Middle-east Arab News Opinion | Asharq Al-awsat

CIA Releases: Franjieh Enlisted Assad’s Help after Failing to Contain Lebanon Civil War - ASHARQ AL-AWSAT English Archive 2005 -2017
Select Page

Washington- United States Central Intelligence Agency (CIA) declassified documents exposed details which led and in part contributed to the 1976 occupation of Lebanon by Syria– carried out by Hafez al-Assad’s administration to end the then conflict pitting the Lebanese National Movement (LNM, also known by Al-Harakat al-Wataniyya al-Lubnaniyya) and the Palestinian Liberation Organization (PLO) on one side and Christian parties on the other.

Considered a critical time for Lebanon -during the President Suleiman Franjieh administration- both the LNM and the PLO held the upper hand.

With the bearings for instating balance fading, the region was threatened by the conflict breaking out of its local constraints– warring parties stringed along powerful regional players pushing the conflict beyond Lebanese borders.

CIA documents reveal that Franjieh phoned his Syrian counterpart, Assad, relaying outrage and threatening escalatory measures should the latter roll back a direct military intervention dedicated to end the fighting in Lebanon.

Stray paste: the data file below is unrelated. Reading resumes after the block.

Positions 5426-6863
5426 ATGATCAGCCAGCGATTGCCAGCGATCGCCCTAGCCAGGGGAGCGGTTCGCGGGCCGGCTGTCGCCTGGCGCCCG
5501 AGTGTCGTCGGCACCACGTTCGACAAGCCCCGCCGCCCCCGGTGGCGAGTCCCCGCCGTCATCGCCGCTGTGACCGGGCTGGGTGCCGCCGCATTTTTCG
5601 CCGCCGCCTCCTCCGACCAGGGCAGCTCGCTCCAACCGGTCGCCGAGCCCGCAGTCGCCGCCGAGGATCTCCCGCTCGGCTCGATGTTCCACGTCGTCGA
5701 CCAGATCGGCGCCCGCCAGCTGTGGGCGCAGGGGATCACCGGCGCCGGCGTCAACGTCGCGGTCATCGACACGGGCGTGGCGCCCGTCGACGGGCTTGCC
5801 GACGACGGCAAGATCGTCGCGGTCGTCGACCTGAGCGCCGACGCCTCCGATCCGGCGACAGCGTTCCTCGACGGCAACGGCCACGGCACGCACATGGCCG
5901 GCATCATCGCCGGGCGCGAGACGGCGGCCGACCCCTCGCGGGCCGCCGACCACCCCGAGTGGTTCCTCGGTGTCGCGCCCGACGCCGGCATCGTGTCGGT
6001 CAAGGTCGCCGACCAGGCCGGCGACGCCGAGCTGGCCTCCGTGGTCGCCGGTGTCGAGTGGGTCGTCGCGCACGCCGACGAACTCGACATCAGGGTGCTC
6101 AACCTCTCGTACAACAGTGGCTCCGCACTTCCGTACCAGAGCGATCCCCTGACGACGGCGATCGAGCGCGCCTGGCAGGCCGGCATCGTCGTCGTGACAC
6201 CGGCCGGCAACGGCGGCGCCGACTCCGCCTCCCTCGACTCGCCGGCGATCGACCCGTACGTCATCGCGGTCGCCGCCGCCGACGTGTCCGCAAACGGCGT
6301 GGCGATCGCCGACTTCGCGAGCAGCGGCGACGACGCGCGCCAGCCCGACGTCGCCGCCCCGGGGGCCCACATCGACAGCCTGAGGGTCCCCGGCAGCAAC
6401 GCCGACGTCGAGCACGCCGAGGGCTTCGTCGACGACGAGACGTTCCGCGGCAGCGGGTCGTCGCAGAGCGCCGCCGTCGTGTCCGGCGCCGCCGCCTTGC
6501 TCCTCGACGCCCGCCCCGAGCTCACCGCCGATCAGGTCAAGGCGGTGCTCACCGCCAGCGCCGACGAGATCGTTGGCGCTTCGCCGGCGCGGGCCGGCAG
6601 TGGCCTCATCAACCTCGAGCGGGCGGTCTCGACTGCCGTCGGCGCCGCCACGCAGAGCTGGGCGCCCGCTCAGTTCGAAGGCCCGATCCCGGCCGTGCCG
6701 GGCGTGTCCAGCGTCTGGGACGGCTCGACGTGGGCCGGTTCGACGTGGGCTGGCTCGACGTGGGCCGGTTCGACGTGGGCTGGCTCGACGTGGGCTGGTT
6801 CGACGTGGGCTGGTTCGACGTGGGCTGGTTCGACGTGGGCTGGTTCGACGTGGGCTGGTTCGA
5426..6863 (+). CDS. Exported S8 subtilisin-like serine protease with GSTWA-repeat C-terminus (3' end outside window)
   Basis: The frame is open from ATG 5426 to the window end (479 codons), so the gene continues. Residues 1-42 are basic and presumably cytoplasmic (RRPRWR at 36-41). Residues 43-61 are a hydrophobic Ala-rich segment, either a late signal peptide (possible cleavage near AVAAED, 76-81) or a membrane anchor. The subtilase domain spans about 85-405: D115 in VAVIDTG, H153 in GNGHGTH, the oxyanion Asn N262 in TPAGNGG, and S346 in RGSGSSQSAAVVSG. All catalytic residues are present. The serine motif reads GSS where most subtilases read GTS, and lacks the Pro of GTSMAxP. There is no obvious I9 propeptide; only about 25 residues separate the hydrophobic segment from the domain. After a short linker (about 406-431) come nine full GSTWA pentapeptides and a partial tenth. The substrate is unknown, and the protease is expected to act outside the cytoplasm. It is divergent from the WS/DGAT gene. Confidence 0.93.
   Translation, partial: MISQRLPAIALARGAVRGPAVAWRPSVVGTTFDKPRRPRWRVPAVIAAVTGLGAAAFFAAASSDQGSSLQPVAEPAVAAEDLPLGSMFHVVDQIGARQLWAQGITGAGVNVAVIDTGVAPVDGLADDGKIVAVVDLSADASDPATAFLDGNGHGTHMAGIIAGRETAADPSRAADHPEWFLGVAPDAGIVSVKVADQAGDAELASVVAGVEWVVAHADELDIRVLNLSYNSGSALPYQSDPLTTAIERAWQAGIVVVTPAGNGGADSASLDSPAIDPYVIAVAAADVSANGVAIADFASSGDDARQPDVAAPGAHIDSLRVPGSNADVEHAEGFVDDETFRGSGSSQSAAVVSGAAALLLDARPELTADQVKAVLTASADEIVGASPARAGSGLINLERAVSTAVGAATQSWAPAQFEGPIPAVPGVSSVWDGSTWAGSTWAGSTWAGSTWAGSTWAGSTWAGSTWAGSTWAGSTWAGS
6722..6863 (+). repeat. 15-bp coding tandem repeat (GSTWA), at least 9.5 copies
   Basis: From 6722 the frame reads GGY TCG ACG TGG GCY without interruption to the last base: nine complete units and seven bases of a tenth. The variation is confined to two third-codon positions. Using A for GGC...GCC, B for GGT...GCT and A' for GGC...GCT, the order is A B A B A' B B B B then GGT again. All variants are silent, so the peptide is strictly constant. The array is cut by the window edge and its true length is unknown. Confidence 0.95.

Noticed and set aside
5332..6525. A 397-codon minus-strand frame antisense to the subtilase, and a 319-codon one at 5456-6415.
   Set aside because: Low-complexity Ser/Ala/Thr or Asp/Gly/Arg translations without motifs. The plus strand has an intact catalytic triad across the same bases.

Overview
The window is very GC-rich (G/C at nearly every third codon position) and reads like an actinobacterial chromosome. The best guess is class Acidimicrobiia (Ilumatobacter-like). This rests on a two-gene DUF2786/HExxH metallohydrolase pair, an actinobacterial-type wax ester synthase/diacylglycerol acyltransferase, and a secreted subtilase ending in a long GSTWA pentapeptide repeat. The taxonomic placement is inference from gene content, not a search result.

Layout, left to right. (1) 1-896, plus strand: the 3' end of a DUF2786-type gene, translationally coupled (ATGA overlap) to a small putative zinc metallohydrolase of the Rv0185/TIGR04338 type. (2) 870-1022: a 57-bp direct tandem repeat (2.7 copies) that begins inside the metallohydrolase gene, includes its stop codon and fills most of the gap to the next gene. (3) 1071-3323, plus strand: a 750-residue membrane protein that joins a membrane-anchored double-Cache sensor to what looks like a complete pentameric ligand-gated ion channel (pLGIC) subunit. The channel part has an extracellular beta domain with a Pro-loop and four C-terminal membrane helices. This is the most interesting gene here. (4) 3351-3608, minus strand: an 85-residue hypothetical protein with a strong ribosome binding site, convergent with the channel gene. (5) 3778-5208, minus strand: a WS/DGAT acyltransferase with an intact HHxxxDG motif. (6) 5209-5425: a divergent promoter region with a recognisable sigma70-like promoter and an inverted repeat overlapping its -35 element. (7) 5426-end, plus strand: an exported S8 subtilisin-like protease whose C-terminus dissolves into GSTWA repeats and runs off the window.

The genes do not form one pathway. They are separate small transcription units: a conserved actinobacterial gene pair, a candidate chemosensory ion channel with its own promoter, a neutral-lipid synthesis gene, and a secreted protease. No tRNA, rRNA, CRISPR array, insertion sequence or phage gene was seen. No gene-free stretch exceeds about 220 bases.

The declassified documents drew a link between the impending direct Israeli intervention seeking to keep PLO, leftist allies and nationalists (natural Israel enemies) from securing a militarized advantage, and Franjieh resorting to Assad to step in and end the conflict.

Perhaps the most significant document of all declassified excerpts was a telegram involving British foreign minister, James Callaghan, (who later became British Prime Minister) reviewing the Lebanon situation with Soviet Foreign Minister Andrei Gromyko, and communicating and consulting with United States Secretary of State Henry Kissinger.

In hindsight, the then Lebanon civil war truly was a quagmire involving not only regional players, but also international superpowers.

The Lebanese Civil War was a multifaceted civil war in Lebanon, lasting from 1975 to 1990 and resulting in an approximated 250,000 fatalities.